Hosting RStudio on GitHub is one of the most convenient things you can do with RStudio to keep a versioning of your files, to keep them synchronized among different computers, to share with co-workers, etc….
However, some of the repositories might be private and then it is a pain to keep typing the username/password combination in. I personally like about the authentification via ssh, so no user name is required for pulling or pushing, even in private repositories. This manual assumes, that you do not have a public ssh key, if you have one, you could simply register that to GitHub, see below.
First, you could start and globally register your user name and email to your local git by typing the following into the shell:
git config --global user.name "your.username" git config --global user.email "email@example.com"
Then you need to create your SSH key ( if you haven’t done before). If you have an ssh key, the following command will give you a warning that the file exists and that it would be overwritten, In that case you can cancel that and proceed without creating the key.
ssh-keygen -t rsa -C "firstname.lastname@example.org"
Next, the public key needs to be registered to the GitHub page. For that you first need to get your public key. This you can do either from with RStudio, there it is located in the Menu: Tools -> Global Options -> Git/SVN -> View public key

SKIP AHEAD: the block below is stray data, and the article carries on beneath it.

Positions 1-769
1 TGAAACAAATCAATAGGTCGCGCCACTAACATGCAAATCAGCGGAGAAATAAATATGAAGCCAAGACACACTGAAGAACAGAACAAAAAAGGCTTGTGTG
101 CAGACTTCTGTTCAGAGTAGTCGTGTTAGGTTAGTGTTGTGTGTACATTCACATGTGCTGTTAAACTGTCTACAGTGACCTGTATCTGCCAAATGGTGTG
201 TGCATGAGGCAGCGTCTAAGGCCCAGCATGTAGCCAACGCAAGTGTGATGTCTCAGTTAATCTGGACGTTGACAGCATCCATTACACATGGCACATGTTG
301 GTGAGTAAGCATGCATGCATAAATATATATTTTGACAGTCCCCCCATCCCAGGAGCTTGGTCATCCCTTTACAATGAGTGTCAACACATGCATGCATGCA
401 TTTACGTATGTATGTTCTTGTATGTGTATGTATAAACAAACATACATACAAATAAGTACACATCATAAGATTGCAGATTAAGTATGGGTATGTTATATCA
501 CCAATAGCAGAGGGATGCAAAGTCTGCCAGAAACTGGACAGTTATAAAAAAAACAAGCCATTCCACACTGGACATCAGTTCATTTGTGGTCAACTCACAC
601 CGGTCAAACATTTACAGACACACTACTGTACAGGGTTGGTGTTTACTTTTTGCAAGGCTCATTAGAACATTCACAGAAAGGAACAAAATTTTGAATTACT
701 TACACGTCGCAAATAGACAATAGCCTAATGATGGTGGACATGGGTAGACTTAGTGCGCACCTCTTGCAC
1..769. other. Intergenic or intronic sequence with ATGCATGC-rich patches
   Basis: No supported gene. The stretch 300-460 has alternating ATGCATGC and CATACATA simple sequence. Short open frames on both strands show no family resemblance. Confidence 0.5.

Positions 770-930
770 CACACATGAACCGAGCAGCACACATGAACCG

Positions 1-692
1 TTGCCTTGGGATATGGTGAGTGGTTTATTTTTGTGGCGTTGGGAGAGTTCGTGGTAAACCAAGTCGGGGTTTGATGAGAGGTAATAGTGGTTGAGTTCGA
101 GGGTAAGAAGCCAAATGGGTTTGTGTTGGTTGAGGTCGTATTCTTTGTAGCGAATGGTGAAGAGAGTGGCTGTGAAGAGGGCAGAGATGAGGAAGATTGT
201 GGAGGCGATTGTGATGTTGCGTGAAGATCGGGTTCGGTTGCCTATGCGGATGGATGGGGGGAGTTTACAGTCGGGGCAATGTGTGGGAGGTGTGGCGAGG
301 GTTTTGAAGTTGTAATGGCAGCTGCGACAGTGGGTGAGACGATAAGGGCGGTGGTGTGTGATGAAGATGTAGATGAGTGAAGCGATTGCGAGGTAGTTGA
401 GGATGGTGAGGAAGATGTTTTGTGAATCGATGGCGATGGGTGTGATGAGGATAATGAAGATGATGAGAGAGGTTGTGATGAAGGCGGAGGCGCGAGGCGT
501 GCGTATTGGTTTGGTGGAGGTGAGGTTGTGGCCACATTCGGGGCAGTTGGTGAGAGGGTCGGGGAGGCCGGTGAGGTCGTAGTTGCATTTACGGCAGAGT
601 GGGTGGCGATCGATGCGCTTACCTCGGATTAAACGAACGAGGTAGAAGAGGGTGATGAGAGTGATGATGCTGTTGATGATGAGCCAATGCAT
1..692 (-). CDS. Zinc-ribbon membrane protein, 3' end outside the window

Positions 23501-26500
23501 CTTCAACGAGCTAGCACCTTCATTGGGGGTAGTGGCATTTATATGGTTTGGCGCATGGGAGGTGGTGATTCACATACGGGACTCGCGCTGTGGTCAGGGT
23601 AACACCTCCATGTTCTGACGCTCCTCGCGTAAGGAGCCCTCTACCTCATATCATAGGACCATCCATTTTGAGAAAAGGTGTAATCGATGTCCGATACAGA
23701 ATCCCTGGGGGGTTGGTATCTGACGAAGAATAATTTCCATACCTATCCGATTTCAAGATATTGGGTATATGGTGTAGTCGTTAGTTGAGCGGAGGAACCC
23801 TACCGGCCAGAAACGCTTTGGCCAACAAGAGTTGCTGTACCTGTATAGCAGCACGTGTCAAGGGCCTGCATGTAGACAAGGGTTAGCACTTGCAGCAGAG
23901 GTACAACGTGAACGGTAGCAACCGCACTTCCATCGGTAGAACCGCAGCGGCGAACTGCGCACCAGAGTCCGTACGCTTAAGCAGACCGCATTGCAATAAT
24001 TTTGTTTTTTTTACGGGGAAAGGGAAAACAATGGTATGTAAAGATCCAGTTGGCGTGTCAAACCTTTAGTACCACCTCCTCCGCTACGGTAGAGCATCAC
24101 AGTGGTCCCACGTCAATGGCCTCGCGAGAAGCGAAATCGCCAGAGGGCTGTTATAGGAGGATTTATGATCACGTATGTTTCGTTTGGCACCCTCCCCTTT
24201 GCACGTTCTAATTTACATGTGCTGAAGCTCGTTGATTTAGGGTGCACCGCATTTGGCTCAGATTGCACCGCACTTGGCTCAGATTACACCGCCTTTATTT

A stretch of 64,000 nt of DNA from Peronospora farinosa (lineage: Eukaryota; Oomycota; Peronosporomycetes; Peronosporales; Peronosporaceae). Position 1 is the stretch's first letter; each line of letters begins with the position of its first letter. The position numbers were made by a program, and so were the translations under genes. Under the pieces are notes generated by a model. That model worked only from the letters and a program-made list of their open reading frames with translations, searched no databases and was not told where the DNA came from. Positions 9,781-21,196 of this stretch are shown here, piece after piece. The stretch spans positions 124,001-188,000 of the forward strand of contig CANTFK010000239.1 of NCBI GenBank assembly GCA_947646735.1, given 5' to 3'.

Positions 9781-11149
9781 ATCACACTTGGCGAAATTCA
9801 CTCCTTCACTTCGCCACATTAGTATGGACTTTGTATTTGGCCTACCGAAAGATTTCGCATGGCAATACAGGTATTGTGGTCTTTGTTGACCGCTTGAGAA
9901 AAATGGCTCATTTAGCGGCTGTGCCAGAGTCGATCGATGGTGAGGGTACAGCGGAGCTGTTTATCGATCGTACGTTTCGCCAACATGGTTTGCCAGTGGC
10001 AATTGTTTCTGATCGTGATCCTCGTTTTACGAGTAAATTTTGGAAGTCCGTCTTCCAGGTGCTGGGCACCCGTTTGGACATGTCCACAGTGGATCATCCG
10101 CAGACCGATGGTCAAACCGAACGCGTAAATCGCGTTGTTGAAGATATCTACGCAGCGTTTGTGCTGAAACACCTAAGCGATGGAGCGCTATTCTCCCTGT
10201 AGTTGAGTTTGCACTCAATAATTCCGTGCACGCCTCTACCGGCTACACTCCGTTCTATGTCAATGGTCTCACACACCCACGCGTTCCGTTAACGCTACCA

or you can use your shell and type
The public key should start with ssh-rsa or similar. You need to copy the whole sequence and paste it into your GitHub settings under ‘Settings -> SSH and GPG keys -> New SSH key’, give it a name and paste it. To check if the connection works, you can open your shell and type
ssh -T email@example.com
where you should get the message
Hi <user>! You’ve successfully authenticated, but GitHub does not provide shell access.
In the RStudio project you enter then as repository address the ssh address from your GitHub Repository, as can be found behind the ‘Clone or Download’ button. To get the ssh address you might still need to press ‘Use ssh’ in the upper right corner of the pop-up.
If the commited changes are too large to push intio the repositiory, the easiest is to go back to the previous head of the master branch by typing
git reset --hard origin/master
but before that, take care that you have a backuyp of all the last changes somewhere else, outside the git folder and copyt them after returning back to the it .